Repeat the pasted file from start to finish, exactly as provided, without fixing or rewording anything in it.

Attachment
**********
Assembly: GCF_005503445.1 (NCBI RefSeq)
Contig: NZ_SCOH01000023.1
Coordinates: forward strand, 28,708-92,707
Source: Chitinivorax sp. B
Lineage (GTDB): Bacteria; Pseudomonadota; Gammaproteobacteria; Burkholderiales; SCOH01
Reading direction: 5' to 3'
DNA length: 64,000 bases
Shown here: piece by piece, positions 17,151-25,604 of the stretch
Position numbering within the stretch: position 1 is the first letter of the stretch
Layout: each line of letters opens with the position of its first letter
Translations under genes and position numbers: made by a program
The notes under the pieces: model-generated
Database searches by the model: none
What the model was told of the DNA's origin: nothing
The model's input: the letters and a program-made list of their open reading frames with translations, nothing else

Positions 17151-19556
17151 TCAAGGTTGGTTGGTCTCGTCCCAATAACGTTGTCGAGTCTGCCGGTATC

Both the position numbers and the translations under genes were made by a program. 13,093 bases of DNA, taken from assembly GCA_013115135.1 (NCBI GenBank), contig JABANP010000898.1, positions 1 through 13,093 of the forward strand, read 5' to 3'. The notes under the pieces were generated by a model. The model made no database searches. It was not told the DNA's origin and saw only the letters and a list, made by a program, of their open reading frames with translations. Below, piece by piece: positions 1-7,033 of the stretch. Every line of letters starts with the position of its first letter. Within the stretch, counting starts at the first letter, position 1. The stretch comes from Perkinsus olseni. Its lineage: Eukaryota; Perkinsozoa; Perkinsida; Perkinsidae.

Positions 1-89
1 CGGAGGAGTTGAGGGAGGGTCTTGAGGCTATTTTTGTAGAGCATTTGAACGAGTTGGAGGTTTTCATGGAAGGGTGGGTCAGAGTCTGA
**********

Assembly: GCF_005503445.1 (NCBI RefSeq)
Contig: NZ_SCOH01000023.1
Coordinates: forward strand, 28,708-92,707
Source: Chitinivorax sp. B
Lineage (GTDB): Bacteria; Pseudomonadota; Gammaproteobacteria; Burkholderiales; SCOH01
Reading direction: 5' to 3'
DNA length: 64,000 bases
Shown here: piece by piece, positions 17,151-25,604 of the stretch
Position numbering within the stretch: position 1 is the first letter of the stretch
Layout: each line of letters opens with the position of its first letter
Translations under genes and position numbers: made by a program
The notes under the pieces: model-generated
Database searches by the model: none
What the model was told of the DNA's origin: nothing
The model's input: the letters and a program-made list of their open reading frames with translations, nothing else

Positions 17151-19556
17151 TCAAGGTTGGTTGGTCTCGTCCCAATAACGTTGTCGAGTCTGCCGGTATC

Both the position numbers and the translations under genes were made by a program. 13,093 bases of DNA, taken from assembly GCA_013115135.1 (NCBI GenBank), contig JABANP010000898.1, positions 1 through 13,093 of the forward strand, read 5' to 3'. The notes under the pieces were generated by a model. The model made no database searches. It was not told the DNA's origin and saw only the letters and a list, made by a program, of their open reading frames with translations. Below, piece by piece: positions 1-7,033 of the stretch. Every line of letters starts with the position of its first letter. Within the stretch, counting starts at the first letter, position 1. The stretch comes from Perkinsus olseni. Its lineage: Eukaryota; Perkinsozoa; Perkinsida; Perkinsidae.

Positions 1-89
1 CGGAGGAGTTGAGGGAGGGTCTTGAGGCTATTTTTGTAGAGCATTTGAACGAGTTGGAGGTTTTCATGGAAGGGTGGGTCAGAGTCTGA